And so it was settled. The complaining woman managed to get her toddler's hair cut for a mere  $5.  I was beginning to despair of humanity. Truth was, I hadn't gone to the hair salon just for company. I'd had to get away from some Australians.

I'd been home reading Facebook comments posted by some ugly Australians on an Aussie Expats group - and yes we have some - ugly ones, that is.

"Don't send money to those warlords, murderers and rapists!" commented one compassionate soul, on the subject of aid being sent to the people fighting Ebola in West Africa.

"Let's not help them because we are only helping them because a couple of people in America caught Ebola," posted another. On and on. While most of us replied asking for some humanity and compassion,  it was becoming increasingly obvious that it was  pointless to answer the irate, "let them eat cake" types.

I moved  to another thread on whether Australians are racist, which had been prompted by the publication of  an Australian government controversial anti-immigration advertisement aimed at discouraging asylum seekers from travelling to the country illegally. The poster is titled "No Way" and the tagline reads: "You will not make Australia Home. "If you get on a boat without a visa, you will not end up in Australia. Any vessel seeking to illegally enter Australia will be intercepted and safely removed beyond Australian waters."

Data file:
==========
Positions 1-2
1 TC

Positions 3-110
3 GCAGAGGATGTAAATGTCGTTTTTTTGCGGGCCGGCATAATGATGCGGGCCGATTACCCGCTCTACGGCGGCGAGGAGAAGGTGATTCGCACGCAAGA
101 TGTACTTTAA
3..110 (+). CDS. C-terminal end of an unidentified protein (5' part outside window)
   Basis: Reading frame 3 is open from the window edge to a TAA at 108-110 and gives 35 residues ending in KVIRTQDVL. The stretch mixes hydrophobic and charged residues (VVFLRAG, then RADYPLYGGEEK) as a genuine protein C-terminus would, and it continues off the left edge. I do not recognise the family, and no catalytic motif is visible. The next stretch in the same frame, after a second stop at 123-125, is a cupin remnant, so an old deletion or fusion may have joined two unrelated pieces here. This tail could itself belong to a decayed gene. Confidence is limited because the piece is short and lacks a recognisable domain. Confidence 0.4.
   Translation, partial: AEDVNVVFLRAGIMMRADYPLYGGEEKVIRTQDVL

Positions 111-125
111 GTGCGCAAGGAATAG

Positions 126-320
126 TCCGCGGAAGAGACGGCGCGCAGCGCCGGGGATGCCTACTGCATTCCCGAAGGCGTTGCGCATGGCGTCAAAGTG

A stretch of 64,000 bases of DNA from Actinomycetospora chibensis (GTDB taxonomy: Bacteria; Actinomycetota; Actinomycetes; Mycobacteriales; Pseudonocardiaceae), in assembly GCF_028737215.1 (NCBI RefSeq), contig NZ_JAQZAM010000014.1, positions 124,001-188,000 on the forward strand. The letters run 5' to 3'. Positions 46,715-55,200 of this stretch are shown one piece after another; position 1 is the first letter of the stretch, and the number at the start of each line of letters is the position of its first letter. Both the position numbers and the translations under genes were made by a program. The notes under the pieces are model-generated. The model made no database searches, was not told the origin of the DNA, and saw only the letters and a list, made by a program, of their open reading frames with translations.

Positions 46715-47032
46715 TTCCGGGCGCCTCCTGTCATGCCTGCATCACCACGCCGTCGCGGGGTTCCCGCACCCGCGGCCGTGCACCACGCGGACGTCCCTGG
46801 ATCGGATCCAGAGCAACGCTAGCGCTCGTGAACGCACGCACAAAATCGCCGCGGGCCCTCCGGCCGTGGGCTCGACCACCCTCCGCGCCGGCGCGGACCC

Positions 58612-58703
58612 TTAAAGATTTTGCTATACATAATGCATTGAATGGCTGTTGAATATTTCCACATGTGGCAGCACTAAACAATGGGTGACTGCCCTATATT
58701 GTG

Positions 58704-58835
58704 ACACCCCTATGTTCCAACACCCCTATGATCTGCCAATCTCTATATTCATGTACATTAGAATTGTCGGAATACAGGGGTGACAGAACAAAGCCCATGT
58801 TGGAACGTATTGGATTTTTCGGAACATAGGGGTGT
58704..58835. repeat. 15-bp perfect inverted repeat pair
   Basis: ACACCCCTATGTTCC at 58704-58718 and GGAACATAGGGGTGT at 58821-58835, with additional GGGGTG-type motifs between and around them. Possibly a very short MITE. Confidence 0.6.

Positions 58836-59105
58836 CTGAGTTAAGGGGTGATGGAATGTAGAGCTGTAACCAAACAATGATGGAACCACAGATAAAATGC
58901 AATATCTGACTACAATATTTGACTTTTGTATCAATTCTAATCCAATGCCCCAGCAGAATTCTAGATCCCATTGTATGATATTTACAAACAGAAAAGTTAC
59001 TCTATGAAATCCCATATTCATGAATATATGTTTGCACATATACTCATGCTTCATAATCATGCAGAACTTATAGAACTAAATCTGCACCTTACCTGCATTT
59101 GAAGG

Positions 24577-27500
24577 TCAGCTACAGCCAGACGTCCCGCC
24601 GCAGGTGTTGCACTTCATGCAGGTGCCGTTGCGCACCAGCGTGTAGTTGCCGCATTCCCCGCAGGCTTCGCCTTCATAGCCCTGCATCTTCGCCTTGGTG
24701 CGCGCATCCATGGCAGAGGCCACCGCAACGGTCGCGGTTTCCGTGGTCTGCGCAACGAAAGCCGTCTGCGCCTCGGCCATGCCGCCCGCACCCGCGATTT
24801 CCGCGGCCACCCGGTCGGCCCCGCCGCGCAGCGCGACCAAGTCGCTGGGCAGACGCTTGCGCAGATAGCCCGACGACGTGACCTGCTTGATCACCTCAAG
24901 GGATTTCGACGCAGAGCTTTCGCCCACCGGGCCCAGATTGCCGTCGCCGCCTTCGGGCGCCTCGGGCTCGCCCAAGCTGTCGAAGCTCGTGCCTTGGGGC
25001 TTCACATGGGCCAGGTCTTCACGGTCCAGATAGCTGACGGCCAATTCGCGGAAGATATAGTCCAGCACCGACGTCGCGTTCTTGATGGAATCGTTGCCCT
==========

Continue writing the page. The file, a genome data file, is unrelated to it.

The Facebook  discussions were going everywhere. From whether it was provocative to drape yourself in the Australian flag and jump up and down in front of Lebanese migrants at Cronulla, calling them Lebbo bludgers, to how ignorant Americans are because they have never heard of failed early Australian explorers Burke and Wills.

I'd had enough of Australian complacency and false pride All too shocking to read. I walked away from Facebook.

And picked up my Kindle - I am reading Australian writer - Christos Tsiolkas's novel 'Barracuda'.

The protagonist's Scottish boyfriend Clyde is talking about Australia and why he doesn't want to stay there. "I want to be somewhere where people aren't perpetually banging on about mortgage rates and refugees and blackfellas and how fucking great this country is, how lucky I am to be here in the luckiest country on earth. I don't want to be told how lucky I am, I want to feel lucky. I want to be home."